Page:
Oct. 12, 2010 -- Anger, thy name is Republican.
That's part of the takeaway from the latest ABC News/Yahoo! News poll. Its results identify why the public's economic discontent is playing so strongly in the Republican Party's favor in the upcoming midterm elections: in elections, anger works.
This national survey finds that Republicans are markedly more likely than other Americans to describe themselves as "angry" about the economy. And angry people, by a wide margin, are more apt to blame the Democratic Party than the GOP for the problem.
Angry folks, for good measure, also are far less apt than others to believe the economy's started to show signs of recovery. That pessimism intensifies their hunt for change.
All told, 85 percent of Americans are either angry about the economy or at least dissatisfied with it, according to the survey, produced for ABC and Yahoo! News by Langer Research Associates. That makes economic discontent even higher than anger or dissatisfaction with "the way the federal government is working," at 71 percent in an ABC News/Washington Post poll last week.
What's crucial is not just the net total, but the "anger" number -- 25 percent of all adults in this survey, with broad political differences. Among registered voters, just 12 percent of Democrats are angry about the economy. That jumps to 30 percent of independents, and among Republicans it soars to a remarkable 41 percent -- an extraordinary number to express so strong an emotion.
Among those who are angry about the economy, 54 percent blame both parties equally. But 35 percent say they're angrier with the Democrats -- more than triple the number, 10 percent, who aim their ire at the Republicans. To the extent that anger equals motivation, that 25-point differential explains some of the GOP advantage in pre-election polls.
Notably, blame shifts among the larger group of people who are dissatisfied with the economy, but not angry about it; they're 6 points more apt to be dissatisfied with the Republicans than with the Democrats. Mere dissatisfaction, though, is less of a motivator; in the ABC/Post poll, it was angry people who were the most apt to say they're certain to vote.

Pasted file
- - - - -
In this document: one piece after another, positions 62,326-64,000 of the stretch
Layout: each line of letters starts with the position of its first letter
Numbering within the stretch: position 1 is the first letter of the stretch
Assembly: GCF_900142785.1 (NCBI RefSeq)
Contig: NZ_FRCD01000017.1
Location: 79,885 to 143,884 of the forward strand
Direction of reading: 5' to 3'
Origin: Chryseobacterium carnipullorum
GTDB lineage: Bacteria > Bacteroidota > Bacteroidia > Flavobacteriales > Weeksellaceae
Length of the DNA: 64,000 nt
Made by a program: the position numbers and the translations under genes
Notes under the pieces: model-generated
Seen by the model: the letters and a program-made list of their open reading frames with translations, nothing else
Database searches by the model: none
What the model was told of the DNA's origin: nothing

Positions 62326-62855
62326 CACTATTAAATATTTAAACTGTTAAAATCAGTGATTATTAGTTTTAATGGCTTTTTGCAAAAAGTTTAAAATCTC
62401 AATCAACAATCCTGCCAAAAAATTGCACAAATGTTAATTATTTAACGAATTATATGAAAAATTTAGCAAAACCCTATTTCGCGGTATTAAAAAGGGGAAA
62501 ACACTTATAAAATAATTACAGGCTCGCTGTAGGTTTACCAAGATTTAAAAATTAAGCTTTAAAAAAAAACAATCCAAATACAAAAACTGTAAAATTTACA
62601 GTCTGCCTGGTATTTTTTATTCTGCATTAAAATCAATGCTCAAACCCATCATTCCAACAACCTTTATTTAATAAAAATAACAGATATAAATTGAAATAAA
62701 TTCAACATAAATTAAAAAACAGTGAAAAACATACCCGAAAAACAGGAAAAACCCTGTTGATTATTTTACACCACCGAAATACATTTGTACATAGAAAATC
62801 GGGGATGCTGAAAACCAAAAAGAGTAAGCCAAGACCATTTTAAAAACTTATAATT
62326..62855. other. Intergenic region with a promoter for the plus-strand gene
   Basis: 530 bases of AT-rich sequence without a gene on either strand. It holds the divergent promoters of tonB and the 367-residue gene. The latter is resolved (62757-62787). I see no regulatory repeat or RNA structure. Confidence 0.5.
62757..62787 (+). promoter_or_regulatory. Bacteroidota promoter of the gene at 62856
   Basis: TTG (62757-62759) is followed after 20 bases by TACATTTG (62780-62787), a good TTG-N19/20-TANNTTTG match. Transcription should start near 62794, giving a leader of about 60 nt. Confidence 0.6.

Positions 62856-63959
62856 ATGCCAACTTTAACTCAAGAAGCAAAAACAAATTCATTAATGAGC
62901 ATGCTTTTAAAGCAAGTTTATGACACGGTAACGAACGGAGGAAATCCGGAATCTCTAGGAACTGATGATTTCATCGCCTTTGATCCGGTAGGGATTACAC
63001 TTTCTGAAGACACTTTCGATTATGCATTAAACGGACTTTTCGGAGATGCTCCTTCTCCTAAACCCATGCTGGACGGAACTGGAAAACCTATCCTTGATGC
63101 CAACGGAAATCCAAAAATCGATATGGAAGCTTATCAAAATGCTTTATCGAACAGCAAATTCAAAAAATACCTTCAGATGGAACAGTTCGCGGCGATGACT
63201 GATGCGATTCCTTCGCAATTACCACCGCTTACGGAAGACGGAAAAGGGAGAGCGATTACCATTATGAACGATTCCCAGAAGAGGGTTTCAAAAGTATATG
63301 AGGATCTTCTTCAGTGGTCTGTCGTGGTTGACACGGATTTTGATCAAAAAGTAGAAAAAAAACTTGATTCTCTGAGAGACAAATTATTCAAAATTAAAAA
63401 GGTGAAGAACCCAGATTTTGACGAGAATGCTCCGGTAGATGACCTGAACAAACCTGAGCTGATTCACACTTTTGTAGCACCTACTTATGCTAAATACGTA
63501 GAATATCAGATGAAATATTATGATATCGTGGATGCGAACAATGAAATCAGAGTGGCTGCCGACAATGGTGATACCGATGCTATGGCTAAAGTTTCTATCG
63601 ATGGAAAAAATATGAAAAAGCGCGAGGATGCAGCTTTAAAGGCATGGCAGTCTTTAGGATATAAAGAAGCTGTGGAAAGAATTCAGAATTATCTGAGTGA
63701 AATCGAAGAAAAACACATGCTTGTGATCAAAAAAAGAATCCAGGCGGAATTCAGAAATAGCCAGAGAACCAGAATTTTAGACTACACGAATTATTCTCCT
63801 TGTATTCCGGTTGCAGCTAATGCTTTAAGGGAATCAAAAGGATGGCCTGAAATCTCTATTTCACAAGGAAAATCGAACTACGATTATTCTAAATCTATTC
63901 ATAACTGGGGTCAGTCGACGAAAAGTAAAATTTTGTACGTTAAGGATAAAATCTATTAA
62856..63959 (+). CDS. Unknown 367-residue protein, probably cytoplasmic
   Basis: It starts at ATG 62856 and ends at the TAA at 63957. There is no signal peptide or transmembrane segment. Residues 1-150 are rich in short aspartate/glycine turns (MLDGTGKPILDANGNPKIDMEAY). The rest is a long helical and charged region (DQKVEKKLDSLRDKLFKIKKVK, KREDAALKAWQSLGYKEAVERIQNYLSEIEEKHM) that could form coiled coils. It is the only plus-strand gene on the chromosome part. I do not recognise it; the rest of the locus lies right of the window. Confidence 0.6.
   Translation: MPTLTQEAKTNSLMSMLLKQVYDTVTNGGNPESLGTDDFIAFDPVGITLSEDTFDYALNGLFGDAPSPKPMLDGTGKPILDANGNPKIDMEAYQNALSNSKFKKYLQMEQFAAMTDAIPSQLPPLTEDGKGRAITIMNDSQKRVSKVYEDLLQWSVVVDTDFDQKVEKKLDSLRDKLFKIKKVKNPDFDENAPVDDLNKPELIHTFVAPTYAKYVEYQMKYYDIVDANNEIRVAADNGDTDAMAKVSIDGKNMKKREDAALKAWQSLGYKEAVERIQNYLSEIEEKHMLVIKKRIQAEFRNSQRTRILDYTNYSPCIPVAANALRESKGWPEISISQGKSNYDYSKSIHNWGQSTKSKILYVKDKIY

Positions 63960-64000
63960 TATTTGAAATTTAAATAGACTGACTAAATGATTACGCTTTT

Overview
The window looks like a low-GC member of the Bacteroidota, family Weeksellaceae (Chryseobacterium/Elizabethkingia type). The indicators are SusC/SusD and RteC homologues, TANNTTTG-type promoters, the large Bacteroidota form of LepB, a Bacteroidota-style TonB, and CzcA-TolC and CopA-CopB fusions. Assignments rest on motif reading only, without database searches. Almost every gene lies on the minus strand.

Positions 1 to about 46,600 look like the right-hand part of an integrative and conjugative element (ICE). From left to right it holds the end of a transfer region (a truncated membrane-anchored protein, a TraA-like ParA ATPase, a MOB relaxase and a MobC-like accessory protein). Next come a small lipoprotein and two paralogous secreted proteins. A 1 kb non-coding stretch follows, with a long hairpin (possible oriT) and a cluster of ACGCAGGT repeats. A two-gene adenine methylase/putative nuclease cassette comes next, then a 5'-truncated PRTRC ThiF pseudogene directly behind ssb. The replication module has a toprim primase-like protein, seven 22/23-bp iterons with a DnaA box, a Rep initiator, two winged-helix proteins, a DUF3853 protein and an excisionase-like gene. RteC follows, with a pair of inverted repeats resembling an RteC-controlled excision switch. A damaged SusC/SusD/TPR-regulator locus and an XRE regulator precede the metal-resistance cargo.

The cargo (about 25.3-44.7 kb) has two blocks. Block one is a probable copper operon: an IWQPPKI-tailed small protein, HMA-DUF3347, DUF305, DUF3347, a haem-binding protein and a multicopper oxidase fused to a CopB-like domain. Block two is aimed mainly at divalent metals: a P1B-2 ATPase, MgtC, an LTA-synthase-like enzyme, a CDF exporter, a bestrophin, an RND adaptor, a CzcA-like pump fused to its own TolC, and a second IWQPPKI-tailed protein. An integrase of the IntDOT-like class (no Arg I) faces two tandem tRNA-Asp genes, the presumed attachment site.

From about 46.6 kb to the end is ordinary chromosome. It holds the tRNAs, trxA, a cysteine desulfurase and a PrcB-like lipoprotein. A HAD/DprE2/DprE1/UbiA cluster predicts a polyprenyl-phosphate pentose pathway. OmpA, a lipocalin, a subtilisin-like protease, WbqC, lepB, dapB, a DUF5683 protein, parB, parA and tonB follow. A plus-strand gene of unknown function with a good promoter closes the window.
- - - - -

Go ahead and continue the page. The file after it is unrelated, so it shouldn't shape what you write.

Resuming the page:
RECOVERY -- A sense that the economy's begin to recover, meanwhile, has diminished from its level last winter. In an ABC/Post poll last February 45 percent of Americans said that regardless of whether the recession was over, they felt the economy at least had begin to recover. Today, fewer than 34 percent in this poll, say so.
The new reading's in line with the ABC/Post result last week in which 31 percent said the economy's "getting better," which while low was up from its level a month earlier.
Again the gloom is sharply partisan. Among registered voters who are Democrats, 46 percent say the economy's begun to recover; among independents 31 percent; and among Republicans, just 24 percent -- half its level among their political opposites.
Even with the partisanship, the decline vs. last February in a sense of economic improvement is general -- down by 11 points overall; by 9 and 10 points, respectively, among Republicans and Democrats, and by 15 points among independents.
In addition to Democrats, optimism's highest among higher-income adults -- 45 percent of those in $100,000+ households say some recovery's begun, vs. 32 percent of those with incomes less than $50,000. And younger adults, under 40, are more optimistic than their elders.
FLIPSIDE -- The risk to Democrats of economic pessimism and downright anger could be mitigated if there were strong emotion on the other side of the ledger. But a mere 1 percent of Americans say they're "more than satisfied" with the current economy, and just 14 percent are satisfied with it -- among registered voters, 17 percent of Democrats, 10 percent of Republicans and 8 percent of independents.
Satisfaction's not only less prevalent than anger, it's also a less-intense sentiment -- and thus no match as a political force -- with the election just three weeks away.
METHODOLOGY -- This ABC News/Yahoo News! poll was conducted Sept. 29-Oct. 5, 2010, among a random national sample of 1,010 adults. Respondents were selected using an address-based sample design. Households for which a phone number could be ascertained were contacted by phone; others were contacted by mail and asked to complete the survey via a toll-free inbound phone number or the internet. See details here. Results for the full sample have a 4-point error margin. Click here for a detailed description of sampling error.
This survey was produced by Langer Research Associates of New York, with sampling, data collection and tabulation by SSRS of Media, Pa.
ABC News polls can be found at ABCNEWS.com at http://abcnews.com/pollingunit